In Shift, Health Care Ties Economy as Voters’ Top Issue

Rising health care concerns mirror increased focus on Capitol Hill

Health care activists hold signs during a news conference in opposition to the Graham-Cassidy health care bill. (Photo by Drew Angerer/Getty Images)
  • A May poll had the economy beating health care as voters’ top issue, 28 to 23 percent.

  • The most recent poll shows health and economy are tied at 24 percent as voters’ No. 1 issue.

For the first time in at least 3 1/2 years, health care is tied with the economy as voters’ top issue, as news coverage of Republicans’ attempts to repeal the Affordable Care Act intensified in recent months.

Twenty-four percent of voters said health care is the No. 1 issue on their minds in casting votes for Senate or House elections, according to a new Morning Consult/POLITICO survey of 1,987 registered voters. In the Sept. 22-24 poll, the same percentage of voters said their top priority was the economy when determining votes for federal offices; that topic has been the No. 1 concern for a plurality of voters since Morning Consult started asking the question in March 2014.

At 22 percent, security, which typically ranks second after the economy, was the next most important issue among voters. The online poll has a margin of error of plus or minus 2 percentage points.

Voters’ interest in health care this month may be a result of widespread coverage of Senate Republicans’ latest attempt to unravel the ACA, which was subjected to stinging attacks from popular late-night host Jimmy Kimmel that reverberated on social media and on news channels. In the poll, 54 percent of voters said they’ve seen, read or heard at least some about Kimmel’s comments.

GOP leaders shelved the bill Tuesday as it became apparent the legislation lacked the votes to pass.

“That’s because of all the publicity we’ve seen, and it should be, of course — it’s one-sixth of the economy,” Sen. Ben Cardin (D-Md.) said Wednesday in a brief interview about the prioritization of health care. Cardin sits on the Senate Finance Committee, which has jurisdiction over some health care issues.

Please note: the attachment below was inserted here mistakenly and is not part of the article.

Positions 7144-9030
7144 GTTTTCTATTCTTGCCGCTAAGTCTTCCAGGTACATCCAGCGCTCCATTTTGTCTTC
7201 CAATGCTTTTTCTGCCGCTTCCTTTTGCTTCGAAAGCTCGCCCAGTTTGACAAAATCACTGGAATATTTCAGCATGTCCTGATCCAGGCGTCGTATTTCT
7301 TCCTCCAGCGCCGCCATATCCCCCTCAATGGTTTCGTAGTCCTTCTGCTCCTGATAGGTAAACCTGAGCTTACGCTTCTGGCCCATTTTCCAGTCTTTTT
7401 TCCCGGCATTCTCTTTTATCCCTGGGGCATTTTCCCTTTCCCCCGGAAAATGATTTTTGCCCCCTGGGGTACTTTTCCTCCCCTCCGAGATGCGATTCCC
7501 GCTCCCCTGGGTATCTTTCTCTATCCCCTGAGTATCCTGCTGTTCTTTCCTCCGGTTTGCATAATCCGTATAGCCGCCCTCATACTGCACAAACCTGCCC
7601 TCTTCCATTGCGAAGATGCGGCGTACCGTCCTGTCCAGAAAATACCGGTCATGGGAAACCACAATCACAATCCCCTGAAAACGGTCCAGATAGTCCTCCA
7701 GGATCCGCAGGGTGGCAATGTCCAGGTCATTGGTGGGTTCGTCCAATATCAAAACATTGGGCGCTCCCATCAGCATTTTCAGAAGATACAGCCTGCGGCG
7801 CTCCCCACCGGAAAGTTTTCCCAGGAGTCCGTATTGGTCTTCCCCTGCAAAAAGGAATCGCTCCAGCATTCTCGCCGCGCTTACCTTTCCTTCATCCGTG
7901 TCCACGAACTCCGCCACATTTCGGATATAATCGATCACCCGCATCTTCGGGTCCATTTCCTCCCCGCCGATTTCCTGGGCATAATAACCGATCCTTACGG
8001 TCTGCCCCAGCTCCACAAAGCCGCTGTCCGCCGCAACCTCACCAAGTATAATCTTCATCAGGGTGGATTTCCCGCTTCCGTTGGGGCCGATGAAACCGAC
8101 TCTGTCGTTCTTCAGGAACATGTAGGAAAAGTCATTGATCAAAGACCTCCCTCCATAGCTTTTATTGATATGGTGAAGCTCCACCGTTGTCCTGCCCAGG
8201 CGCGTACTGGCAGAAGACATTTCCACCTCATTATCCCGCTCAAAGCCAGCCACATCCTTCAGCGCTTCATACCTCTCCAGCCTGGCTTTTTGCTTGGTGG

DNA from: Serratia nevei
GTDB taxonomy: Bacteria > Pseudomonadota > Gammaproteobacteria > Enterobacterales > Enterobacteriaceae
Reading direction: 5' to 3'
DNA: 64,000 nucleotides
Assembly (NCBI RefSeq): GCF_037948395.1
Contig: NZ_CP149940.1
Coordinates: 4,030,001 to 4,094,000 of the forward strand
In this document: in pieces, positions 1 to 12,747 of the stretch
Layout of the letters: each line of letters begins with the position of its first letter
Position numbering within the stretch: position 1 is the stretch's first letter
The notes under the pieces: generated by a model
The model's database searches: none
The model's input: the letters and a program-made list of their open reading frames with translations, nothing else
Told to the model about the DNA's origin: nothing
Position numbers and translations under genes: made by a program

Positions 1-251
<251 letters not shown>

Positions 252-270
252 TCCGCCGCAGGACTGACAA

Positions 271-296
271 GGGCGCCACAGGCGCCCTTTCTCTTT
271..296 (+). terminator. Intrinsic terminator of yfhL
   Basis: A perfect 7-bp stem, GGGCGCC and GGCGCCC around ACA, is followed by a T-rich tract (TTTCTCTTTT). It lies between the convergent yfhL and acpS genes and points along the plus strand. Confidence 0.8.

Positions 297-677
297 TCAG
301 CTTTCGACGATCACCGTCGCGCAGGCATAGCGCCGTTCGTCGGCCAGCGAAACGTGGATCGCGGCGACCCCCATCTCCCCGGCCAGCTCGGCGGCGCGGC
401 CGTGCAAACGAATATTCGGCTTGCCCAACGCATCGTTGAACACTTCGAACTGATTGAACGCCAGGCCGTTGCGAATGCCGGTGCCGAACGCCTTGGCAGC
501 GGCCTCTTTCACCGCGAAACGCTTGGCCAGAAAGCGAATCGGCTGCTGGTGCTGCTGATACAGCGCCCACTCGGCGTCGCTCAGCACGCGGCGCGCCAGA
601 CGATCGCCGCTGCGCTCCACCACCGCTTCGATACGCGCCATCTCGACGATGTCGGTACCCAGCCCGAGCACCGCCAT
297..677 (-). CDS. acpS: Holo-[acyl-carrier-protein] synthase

Some Republicans, meanwhile, appear to attribute voters’ focus on health care to their belief that Obamacare has failed and that many Americans are seeking a way out.

“Obamacare’s problems are widespread and well known,” GOP Sens. Bill Cassidy (La.), Lindsey Graham (S.C.), Dean Heller (Nev.) and Ron Johnson (Wis.), the lead sponsors of the latest Obamacare replacement plan, said Tuesday in a joint statement, noting that 45 percent of U.S. counties or parishes have one provider. “Premiums are skyrocketing. And families across the country are suffering under the weight of this failed law.”

But the survey shows health care’s prime importance among voters is a recent phenomenon. For instance, in a Morning Consult/POLITICO poll from May 12-14 — shortly after House Republicans passed their legislation to overhaul Obamacare on May 4 — the economy still beat out health care as voters’ top issue, 28 percent to 23 percent.

The tie on health care and the economy in September likely comes down to shifting health care priorities on Capitol Hill, Liz Hamel, director of the Kaiser Family Foundation’s Public Opinion and Survey Research team, said in a Wednesday interview.

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When people say health care, they often are actually talking about the economic issue of health care.

Up until the end of July — when Sen. John McCain (R-Ariz.) cast a deciding vote that collapsed Senate Republicans’ first major Obamacare repeal effort — the singular focus on health care was a partisan fight over the ACA.

But by mid-September, health care priorities on Capitol Hill had diversified: Sen. Bernie Sanders (I-Vt.) rallied progressives behind his “Medicare for all” legislation. The Senate Health, Education, Labor and Pensions Committee launched a bipartisan push to prevent Obamacare premiums from skyrocketing next year. And the Senate considered the latest attempt to unravel the ACA, known as the Cassidy-Graham plan.

“It has to do with attention being brought to the issue from both sides of the political spectrum,” said Hamel, who added that consumers seeing rising out-of-pocket costs and drug prices also likely play a part.

Hamel also noted that some voters might consider their own personal health care costs to be an economic issue.

“When people say health care, they often are actually talking about the economic issue of health care,” she said. “There’s some overlap in those categories.”

Clarification: This story has been updated to note security’s place as an issue with registered voters casting votes for federal offices.